Aššur the outsider?

Six ANEE Team 1 researchers have co-authored the article "Aššur and His Friends: A Statistical Analysis of Neo-Assyrian Texts” published in the Journal of Cuneiform Studies. The article showcases the benefits of using digital language technology methods on cuneiform data.

Aššur was undoubtedly the most important god to the Assyrian kings. He nominated the kings, protected them in their political and military affairs, and ensured the king’s long and successful reign. However, Aššur was a newcomer to the Mesopotamian divine networks, as he transformed from a local Assyrian deity to a god of regional importance only after the expansion of the Assyrian Empire in the first millennium BCE. Did he ever become a truly central deity in the Mesopotamian divine networks, being similar to gods like Sîn and Šamaš? A team of ANEE researchers implemented a number of digital methods to a large dataset to answer this question.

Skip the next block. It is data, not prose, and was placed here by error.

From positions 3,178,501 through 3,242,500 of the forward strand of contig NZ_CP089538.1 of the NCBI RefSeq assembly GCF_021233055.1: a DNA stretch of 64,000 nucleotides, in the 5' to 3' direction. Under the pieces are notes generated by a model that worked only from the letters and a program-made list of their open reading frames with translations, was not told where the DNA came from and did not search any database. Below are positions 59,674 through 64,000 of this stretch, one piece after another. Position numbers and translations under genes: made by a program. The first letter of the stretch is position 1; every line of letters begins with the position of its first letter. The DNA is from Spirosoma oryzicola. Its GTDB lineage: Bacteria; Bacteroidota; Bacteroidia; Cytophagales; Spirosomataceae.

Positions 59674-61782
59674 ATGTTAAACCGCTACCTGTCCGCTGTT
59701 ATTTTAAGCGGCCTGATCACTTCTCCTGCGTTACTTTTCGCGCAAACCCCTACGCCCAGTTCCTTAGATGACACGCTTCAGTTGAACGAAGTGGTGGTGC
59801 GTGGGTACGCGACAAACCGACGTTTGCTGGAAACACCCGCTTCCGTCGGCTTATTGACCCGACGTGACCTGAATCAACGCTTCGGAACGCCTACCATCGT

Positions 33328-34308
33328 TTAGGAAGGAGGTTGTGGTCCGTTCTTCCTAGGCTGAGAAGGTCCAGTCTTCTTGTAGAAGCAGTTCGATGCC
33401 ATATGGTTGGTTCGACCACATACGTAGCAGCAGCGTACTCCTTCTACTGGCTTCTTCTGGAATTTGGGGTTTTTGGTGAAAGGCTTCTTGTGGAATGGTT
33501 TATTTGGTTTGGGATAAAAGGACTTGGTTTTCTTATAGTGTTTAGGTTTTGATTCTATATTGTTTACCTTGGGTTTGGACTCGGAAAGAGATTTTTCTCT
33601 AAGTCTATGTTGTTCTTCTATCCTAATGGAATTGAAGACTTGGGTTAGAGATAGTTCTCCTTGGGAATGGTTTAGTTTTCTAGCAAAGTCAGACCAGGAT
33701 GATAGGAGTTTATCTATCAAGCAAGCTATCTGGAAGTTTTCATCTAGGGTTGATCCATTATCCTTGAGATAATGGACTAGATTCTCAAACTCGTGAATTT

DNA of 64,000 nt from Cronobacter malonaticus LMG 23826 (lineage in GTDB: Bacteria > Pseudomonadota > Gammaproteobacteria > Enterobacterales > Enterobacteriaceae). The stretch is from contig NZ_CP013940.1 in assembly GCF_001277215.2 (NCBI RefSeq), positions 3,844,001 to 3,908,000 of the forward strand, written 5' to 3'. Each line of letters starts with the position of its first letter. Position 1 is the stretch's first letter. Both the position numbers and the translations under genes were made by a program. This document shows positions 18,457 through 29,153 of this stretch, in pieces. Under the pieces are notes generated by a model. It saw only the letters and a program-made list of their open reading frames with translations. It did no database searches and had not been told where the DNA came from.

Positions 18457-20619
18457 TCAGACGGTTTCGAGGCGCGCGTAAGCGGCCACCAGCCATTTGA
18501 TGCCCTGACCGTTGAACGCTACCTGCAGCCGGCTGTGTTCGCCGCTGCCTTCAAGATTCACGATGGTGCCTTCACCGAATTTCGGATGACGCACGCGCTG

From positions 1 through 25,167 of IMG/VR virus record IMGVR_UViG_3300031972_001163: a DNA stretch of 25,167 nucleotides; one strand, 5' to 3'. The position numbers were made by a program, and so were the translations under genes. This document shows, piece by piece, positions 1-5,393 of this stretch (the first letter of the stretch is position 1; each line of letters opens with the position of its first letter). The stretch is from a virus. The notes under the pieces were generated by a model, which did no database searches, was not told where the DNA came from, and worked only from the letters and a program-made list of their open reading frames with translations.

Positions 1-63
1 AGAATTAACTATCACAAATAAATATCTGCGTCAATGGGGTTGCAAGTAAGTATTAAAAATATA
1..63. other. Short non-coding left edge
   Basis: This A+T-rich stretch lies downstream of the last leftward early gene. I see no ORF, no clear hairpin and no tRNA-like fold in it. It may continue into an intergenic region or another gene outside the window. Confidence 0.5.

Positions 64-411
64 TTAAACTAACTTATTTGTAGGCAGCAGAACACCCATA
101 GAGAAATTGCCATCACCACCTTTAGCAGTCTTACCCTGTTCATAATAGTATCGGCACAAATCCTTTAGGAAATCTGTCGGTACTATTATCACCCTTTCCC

Our dataset of 1,500 Neo-Assyrian texts was downloaded from Oracc, the Open Richly Annotated Cuneiform Corpus. In order to see which deities were most important in the texts, we created a network showing the connections between divine actors. According to our method, two deities are connected if they appear in a text close to each other, no more than eight words in between them. The network showing these co-occurrences was studied using tools from social network analysis and language technology.

Our research shows that Aššur remained an outsider in the Mesopotamian divine networks and he never became a truly central deity. Old gods and goddesses retained their importance. In the future, this divine network could be studied further, looking at chronological and spatial changes. On a more general level, we may conclude that the methods we implemented have a great potential and can be efficiently used to have an aggregate view of large datasets.

You can read more about our research in the following article: Alstola, T., Zaia, S., Sahala, A., Jauhiainen, H., Svärd, S. & Linden, K., “Aššur and His Friends: A Statistical Analysis of Neo-Assyrian Texts”. Pages 159–180 in Journal of Cuneiform Studies 71 (2019). It is available online at the University of Helsinki research repository Helda.